Process optimization in everyday life

In connection with the new year, I decided on rational grounds to cycle to work. In addition to everyday exercise and contributions to a slightly cleaner city, the bike is the most efficient way for me to transport myself the seven kilometers I have from home to work.

The choice of means of procurement was, from an efficiency perspective, really simple. I measured, compared and evaluated the alternatives. The bike was by far the best choice from both an economic and a time perspective. But becoming a cyclist meant new choices and balances.

The range of bike shops, equipment and colleagues with a deep understanding of the cadence turned out to be huge. Purchasing a perfect commuter bike with race wheels and cycling pants with associated waterproof damask would eat up the financial gain for many years to come. I could take a taxi back and forth to work for more than a year for the same cost as the knowledgeable claimed was the price of an acceptable bike.

Even from a time perspective, it became tricky. With an expensive bike and exclusive accessories, suddenly there was the premise of being the fastest of everyone in the morning traffic. That, in turn, would force me to shower when I arrived at work, which suddenly made the bus a faster alternative. The temporal gains with a changed transport process were also threatened!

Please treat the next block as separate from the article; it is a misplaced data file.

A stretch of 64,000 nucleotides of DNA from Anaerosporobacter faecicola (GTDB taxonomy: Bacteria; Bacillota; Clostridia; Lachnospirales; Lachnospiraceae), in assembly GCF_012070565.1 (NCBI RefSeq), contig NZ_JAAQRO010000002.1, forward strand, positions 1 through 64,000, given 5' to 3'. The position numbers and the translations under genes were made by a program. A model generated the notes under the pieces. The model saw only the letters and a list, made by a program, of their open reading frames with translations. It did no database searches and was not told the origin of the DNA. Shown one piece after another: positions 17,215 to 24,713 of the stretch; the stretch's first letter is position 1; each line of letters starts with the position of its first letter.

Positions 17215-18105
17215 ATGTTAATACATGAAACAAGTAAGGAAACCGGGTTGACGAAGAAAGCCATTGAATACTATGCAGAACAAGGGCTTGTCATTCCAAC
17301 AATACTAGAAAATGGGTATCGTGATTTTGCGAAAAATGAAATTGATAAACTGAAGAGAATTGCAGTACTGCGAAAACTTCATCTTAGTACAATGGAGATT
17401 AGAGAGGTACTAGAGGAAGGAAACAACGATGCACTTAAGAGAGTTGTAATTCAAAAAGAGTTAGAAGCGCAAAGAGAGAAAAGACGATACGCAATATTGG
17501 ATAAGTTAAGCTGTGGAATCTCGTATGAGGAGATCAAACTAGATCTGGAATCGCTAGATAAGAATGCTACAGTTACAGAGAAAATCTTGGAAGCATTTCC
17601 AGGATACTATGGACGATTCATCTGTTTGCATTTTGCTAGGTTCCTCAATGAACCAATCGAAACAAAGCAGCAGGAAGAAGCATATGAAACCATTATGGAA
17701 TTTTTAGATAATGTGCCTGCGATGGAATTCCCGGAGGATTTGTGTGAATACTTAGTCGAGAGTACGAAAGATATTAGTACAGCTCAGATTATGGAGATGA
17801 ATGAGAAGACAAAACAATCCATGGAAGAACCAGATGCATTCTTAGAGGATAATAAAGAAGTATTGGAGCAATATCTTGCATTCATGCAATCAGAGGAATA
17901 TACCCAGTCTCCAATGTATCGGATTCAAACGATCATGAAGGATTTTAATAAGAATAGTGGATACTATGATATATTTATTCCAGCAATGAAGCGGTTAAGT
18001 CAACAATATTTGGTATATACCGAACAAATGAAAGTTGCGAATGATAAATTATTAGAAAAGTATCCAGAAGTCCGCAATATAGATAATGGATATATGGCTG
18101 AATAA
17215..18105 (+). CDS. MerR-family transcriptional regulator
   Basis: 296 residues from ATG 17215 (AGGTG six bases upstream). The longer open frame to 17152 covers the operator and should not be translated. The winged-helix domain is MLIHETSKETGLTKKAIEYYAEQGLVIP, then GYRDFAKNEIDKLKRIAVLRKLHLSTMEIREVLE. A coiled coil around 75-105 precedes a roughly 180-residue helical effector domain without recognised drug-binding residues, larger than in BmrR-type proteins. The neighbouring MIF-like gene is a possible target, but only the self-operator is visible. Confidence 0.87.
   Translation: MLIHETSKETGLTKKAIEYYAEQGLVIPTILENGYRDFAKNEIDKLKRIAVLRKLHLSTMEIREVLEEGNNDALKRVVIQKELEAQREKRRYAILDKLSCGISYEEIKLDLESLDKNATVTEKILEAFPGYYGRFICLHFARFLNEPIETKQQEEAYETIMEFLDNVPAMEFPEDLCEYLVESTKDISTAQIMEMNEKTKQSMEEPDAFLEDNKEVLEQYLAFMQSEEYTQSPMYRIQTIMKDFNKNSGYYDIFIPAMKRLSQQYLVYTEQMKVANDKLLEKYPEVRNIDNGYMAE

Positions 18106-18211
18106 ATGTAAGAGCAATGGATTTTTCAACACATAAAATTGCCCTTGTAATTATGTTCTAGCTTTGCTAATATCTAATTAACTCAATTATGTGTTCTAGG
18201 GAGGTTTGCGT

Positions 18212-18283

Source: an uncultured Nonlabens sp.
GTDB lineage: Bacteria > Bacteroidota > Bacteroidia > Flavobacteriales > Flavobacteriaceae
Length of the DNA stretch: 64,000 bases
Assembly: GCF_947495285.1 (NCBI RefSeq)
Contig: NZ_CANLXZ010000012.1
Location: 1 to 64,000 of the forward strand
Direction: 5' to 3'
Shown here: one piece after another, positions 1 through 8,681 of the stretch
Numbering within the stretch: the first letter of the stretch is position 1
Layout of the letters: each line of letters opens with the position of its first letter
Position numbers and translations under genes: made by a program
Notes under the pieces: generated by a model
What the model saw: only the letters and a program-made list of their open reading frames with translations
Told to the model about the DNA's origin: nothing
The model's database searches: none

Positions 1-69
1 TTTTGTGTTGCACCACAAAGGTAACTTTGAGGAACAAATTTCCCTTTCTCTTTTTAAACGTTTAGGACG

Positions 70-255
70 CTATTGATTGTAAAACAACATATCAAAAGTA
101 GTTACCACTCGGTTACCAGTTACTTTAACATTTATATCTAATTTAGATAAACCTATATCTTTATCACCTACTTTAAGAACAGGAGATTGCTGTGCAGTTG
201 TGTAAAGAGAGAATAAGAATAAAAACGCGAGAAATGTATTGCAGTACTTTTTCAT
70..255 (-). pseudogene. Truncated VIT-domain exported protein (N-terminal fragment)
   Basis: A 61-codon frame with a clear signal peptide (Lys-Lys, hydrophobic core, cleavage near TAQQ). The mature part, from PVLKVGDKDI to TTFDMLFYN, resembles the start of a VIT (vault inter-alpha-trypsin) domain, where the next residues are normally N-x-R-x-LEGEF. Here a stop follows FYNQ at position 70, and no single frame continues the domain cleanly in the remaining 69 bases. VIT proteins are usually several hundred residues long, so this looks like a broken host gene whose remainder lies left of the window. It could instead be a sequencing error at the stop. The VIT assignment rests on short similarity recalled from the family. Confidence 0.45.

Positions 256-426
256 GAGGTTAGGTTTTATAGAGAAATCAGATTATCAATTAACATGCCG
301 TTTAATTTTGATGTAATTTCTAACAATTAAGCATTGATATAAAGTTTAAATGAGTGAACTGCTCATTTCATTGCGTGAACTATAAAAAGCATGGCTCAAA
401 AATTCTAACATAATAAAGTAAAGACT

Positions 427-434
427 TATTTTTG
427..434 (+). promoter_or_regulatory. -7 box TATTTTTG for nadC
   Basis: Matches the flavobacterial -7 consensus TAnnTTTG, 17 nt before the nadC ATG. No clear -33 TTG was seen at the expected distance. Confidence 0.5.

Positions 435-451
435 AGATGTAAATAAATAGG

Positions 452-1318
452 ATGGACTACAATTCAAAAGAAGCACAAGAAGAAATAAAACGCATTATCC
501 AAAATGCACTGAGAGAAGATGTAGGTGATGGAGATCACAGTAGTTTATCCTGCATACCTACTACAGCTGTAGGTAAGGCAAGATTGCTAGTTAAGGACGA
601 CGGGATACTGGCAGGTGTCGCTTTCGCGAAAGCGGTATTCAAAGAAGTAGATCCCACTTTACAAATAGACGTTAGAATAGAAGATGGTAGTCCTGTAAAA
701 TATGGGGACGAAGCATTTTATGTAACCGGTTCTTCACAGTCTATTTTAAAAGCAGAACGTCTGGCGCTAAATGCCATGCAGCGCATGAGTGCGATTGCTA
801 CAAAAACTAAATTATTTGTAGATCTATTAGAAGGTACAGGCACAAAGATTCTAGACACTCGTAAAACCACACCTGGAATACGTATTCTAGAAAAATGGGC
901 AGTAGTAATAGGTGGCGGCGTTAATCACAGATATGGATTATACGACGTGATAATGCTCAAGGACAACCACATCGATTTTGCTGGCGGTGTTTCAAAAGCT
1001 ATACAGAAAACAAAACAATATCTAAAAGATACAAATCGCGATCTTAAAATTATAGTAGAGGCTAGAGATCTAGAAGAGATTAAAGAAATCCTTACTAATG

The dream of a fast racer was put on the shelf and instead took a process optimization with existing material. The timer on the phone and an estimate of body temperature on arrival gave me the ultimate time pretty quickly - 23 minutes from door to door. Higher speeds result in loss in the form of an unpleasant start to the working day and slower travel is a mere loss of time. Process completed.

But. I have to admit that I struggle every day when I am killed by an soon-to-be middle-aged man on the bike lane with an expensive racer and tight wheels. I would love to ride as fast as he does. But then I remind myself; He must be productive in a subprocess. But I win in the long run.